Bread, rolls and buns are a solid foam. During dough making and proofing, carbon dioxide is formed and trapped as gas cells in the dough. Prior to baking the gas cells are surrounded by a matrice of hydrated gluten and insoluble starch particles.Bother gluten and starch is coated with shortening, which prevents the matrix from becoming too solid. During baking the gas cells begin to expand - causing dough expansion. With a rise in temperature the starch granules undergo gelation. With gelatinization, starch absorbs water at the expense of gluten. Gluten strands and sheets are partly denatured and join the swollen starch grains - forming a solid lamellae around the gas cells. The crust prevents further expansion, but protects the interior.
Similar events also occur in the manufacture of other baked goods. The addition of sugar to doughs (such as for rolls, cakes and cookies) increases the temperature for starch gelatinization and protein denaturation. This modifies the type of flour used and ingredients required.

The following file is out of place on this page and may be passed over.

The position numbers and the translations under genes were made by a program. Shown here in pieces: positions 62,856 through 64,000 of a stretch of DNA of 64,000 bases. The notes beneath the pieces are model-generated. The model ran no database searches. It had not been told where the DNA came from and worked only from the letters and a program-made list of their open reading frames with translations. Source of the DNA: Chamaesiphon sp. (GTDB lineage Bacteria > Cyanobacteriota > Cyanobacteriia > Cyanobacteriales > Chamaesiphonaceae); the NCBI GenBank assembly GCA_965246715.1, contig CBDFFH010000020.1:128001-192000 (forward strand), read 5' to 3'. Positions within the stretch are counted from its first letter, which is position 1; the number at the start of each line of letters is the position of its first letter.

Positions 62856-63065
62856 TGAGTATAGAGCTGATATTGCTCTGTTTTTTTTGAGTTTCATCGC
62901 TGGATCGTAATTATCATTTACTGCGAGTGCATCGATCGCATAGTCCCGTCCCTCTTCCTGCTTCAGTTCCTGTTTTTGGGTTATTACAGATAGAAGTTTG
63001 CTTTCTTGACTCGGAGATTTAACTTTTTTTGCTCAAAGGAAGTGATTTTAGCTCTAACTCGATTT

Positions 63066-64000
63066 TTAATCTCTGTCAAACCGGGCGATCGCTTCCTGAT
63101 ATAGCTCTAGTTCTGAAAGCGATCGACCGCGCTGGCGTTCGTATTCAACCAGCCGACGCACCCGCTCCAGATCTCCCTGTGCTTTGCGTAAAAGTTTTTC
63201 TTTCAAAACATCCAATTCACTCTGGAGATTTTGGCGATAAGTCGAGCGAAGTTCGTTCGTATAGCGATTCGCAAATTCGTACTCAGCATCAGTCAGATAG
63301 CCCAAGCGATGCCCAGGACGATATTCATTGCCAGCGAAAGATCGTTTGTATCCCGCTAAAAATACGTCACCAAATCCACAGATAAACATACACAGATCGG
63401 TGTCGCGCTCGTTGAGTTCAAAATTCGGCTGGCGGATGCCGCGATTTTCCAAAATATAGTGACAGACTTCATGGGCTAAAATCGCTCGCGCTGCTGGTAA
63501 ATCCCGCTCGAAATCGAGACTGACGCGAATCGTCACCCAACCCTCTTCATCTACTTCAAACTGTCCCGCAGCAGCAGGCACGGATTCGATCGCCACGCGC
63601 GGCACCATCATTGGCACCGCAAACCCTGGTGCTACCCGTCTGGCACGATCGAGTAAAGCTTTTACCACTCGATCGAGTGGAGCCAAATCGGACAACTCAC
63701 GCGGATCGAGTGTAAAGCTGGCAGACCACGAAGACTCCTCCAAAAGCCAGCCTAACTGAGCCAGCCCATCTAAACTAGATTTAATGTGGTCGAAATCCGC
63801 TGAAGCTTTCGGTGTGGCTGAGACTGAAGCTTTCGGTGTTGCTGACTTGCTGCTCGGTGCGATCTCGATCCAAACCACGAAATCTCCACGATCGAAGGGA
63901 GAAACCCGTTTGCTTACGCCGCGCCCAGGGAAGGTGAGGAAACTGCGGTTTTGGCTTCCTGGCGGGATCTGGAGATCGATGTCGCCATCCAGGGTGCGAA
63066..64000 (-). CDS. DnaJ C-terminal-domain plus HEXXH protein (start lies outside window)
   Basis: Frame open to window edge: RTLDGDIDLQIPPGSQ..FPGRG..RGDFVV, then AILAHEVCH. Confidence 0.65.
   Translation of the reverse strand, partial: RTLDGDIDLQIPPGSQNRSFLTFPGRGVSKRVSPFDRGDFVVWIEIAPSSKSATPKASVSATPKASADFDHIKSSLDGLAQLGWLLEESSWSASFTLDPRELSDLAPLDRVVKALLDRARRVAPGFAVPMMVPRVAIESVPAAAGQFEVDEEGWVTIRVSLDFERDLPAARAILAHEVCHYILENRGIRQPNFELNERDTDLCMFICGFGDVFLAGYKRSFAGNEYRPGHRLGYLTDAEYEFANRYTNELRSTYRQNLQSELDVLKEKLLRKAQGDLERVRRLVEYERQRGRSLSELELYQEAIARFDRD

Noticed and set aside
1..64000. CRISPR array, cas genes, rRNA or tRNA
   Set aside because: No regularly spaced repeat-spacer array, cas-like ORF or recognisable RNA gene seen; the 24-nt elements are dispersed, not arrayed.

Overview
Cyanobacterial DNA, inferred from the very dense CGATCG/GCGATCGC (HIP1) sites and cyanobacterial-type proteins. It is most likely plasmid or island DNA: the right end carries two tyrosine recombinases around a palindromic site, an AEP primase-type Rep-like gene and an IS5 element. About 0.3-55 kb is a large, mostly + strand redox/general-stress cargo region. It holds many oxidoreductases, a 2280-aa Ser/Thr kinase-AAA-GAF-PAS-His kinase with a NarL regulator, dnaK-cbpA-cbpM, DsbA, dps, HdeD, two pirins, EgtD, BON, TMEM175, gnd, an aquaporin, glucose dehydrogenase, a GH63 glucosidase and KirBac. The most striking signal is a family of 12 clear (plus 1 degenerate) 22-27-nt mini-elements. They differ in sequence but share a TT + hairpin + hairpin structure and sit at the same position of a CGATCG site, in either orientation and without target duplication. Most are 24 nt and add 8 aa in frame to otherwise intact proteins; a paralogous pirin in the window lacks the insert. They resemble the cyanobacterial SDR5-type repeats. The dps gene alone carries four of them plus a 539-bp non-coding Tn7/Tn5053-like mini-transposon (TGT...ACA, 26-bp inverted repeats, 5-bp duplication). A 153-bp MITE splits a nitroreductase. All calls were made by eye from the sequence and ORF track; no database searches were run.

Flour composition and gluten
formation: Gluten is a mixture of glutenins and gliadins, which can vary in
types of rations of individual units. These variations are important in bread making and
explain much of the differences observed between different flours. Factors important to
gluten formation and bread structure include:
a. wheat type an variety
b. polar lipid content of flour
c. degree of change is S-S and SH reactions during manufacture
d. starch gelatinization amount and rate, which changes water absorption and dough structure.
Complexing of glutenin and gliadin during
hydration and mixing results in gluten formation.
This complexing involves breaking some S-S bonds and formation of new ones. Although S-S interchange in important to dough structure, other reactions are also important and involve:
Important interactions include:
Bread Making Processes:
Bread, rolls and buns are made with a variety of process. Listed in order of decreasing time of fermentation, these are
Three common methods for making bread in the USA are diagrammed below:
Generally as fermentation time is decreased, the stress on the dough is increase - making the use of additives more critical to the obtain the desired product.
Common problems found in breads and their most common causes are shown in the following tables: